Inside The Met
(DVD / G / 2021 / PBS)
Overview: The Metropolitan Museum of Art prepares to celebrate its 150th birthday, but when COVID-19 strikes, the Met is forced to shut its doors indefinitely.
Then, in the wake of the killing of George Floyd, the museum is met with urgent demands for social justice.
DVD Verdict: Facing an uncertain future and questioning its very purpose, this great institution makes history in ways no one could have predicted, as we all now relearn here in the new PBS documentary Inside The Met.
Episode 1: The Birthday Surprise: Watch as the Metropolitan Museum of Art prepares for its landmark 150th birthday, and how quickly the plans change when COVID-19 hits New York City.
As the Met is forced to close its doors for the first time in history, a skeleton staff battles to protect 1.2 million precious objects while executives face losses approaching $150 million, revealing the new reality inside this storied institution.
Episode 2: All Things to All People?: After the COVID-19 pandemic forces the Metropolitan Museum of Art to place plans for their 150th year on hold, the killing of George Floyd in May 2020 leads to renewed calls for social justice across the country.
The Met is forced to confront its historical record on inclusion, exclusion and diversity in art and staffing, as questions are raised about some of the Metís most treasured objects.
Episode 3: Love and Money: As fall 2020 begins, the Metropolitan Museum of Art has reopened, welcoming visitors back in a safe and limited way, but the museum has suffered major financial losses.
Now, every department is calling in favors to patrons and supporters, from philanthropists who have contributed millions over generations, to art collectors now realizing it is time to make public their personal treasures.
This is the latest TV documentary by veteran British director Ian Denyer. Here he seems to have been given unfettered access to the Met as it gears up for what promises to be an amazing year (2020), in which it celebrates 150 years (the Met opened in April, 1870).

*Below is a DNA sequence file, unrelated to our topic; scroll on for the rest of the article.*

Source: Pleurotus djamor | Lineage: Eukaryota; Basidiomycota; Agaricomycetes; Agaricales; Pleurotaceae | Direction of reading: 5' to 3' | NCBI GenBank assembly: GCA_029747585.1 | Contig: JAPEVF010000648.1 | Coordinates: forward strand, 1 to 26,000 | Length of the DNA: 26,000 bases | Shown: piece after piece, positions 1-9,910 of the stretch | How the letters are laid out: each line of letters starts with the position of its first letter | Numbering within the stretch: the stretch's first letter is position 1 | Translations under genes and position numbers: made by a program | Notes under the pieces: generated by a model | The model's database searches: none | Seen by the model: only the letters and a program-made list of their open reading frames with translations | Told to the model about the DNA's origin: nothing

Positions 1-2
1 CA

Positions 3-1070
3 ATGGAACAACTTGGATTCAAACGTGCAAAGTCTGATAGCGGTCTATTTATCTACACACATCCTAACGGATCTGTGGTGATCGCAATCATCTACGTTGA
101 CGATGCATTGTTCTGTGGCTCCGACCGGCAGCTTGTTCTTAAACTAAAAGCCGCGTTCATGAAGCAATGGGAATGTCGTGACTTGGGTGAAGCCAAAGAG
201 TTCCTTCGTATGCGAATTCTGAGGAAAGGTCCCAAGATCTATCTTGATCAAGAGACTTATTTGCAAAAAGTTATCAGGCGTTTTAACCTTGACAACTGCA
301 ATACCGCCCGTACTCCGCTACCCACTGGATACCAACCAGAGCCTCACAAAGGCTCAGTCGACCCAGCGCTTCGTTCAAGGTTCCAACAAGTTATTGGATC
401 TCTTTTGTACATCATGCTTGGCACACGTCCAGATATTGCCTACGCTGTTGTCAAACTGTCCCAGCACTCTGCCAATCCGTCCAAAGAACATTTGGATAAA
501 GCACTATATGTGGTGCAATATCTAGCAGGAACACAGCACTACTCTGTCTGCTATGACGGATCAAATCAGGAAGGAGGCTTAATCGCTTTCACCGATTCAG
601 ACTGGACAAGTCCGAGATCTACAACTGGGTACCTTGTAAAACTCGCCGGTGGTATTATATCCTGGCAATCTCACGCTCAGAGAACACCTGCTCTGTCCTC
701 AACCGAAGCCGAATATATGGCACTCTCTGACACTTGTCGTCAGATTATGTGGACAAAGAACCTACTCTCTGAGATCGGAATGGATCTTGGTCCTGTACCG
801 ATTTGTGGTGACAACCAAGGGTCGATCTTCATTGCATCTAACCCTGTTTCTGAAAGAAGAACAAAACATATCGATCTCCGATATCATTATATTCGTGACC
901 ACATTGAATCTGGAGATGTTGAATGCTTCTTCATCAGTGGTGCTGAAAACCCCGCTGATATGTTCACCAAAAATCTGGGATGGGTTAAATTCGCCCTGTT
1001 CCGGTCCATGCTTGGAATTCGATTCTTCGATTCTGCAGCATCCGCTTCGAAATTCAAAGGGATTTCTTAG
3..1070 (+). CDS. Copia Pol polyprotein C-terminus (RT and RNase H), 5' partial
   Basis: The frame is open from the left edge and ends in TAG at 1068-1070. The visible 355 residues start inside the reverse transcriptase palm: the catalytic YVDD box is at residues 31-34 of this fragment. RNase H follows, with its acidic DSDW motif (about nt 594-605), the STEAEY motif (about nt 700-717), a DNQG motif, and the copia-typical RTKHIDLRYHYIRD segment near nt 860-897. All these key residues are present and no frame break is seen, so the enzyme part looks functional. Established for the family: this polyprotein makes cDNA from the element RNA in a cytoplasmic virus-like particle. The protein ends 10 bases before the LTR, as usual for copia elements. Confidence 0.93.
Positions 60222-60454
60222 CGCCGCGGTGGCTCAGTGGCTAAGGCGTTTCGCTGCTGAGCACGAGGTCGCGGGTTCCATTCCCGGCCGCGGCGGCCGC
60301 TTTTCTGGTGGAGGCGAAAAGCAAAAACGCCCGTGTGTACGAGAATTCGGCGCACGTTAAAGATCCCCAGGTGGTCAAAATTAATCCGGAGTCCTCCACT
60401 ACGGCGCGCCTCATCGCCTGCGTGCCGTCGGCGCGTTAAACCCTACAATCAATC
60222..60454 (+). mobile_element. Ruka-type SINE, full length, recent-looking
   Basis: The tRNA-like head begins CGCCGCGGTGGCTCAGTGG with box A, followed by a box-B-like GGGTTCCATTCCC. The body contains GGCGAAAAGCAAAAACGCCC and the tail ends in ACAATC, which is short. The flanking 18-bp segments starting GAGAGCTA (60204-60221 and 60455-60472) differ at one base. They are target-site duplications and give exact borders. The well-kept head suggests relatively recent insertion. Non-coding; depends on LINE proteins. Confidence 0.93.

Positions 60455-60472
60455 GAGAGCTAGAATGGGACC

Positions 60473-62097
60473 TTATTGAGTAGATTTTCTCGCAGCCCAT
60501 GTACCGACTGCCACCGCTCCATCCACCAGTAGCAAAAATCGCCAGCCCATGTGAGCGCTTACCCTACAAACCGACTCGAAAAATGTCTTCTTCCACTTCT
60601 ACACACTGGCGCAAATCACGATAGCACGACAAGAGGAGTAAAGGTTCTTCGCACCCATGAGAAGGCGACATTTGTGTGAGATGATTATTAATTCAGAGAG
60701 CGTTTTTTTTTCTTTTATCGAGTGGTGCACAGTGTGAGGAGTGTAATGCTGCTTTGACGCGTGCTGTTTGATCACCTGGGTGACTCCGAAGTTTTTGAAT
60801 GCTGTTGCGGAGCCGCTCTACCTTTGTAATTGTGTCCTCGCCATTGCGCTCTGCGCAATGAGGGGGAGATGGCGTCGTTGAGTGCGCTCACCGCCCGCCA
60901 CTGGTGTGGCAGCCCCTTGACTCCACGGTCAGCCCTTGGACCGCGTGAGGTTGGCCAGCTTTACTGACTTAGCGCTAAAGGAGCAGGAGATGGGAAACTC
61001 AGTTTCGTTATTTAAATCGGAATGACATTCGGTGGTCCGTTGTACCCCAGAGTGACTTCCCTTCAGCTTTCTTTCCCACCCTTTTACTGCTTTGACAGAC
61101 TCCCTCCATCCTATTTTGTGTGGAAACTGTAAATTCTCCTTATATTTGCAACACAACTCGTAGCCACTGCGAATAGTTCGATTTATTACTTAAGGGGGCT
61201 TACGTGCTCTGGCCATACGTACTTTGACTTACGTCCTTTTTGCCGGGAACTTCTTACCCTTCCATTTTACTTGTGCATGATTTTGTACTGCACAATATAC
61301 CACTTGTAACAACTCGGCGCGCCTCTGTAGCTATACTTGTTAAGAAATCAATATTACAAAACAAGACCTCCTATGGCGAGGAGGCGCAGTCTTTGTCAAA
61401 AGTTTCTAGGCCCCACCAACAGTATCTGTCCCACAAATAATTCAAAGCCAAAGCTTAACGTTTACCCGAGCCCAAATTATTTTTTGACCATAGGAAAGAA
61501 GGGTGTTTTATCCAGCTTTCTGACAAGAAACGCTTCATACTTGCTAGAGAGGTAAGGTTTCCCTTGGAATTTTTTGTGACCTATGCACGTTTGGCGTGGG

As it turns out, 2020 indeed was an amazing year, but not for the reasons anyone couldíve expected. Episode 1 documents the intricate details of what it takes to prepare various exhibits, while in the meantime reminding us regularly how much closer we are getting to the outbreak of the coronavirus in New York (in early March, 2020), and the eventual indefinite shutdown of the Met (March 12, the first major museum to do so, and quickly followed by all other cultural institutions in New York), and the challenges faces by Met executives and staff alike.
There are no words for it, in truth, as we all know, and whereas Episode 2 All Things To All People? examines the relevance of the Met in the era following George Floydís murder and the correlating social justice movement by Black Lives Matter and others, Episode 3 Love and Money reveals more about how the Met has tried to win back its audience, and help build back those much needed coffers to continue to thrive.
Letís just say that diversity is a challenge at the Met. All in all, a very worthwhile inside look at a venerable cultural icon that is facing challenges it could not have imagined in any way as it was preparing for its 150 year anniversary. [PA] This is a Widescreen Presentation (1.78:1) enhanced for 16x9 TVs.
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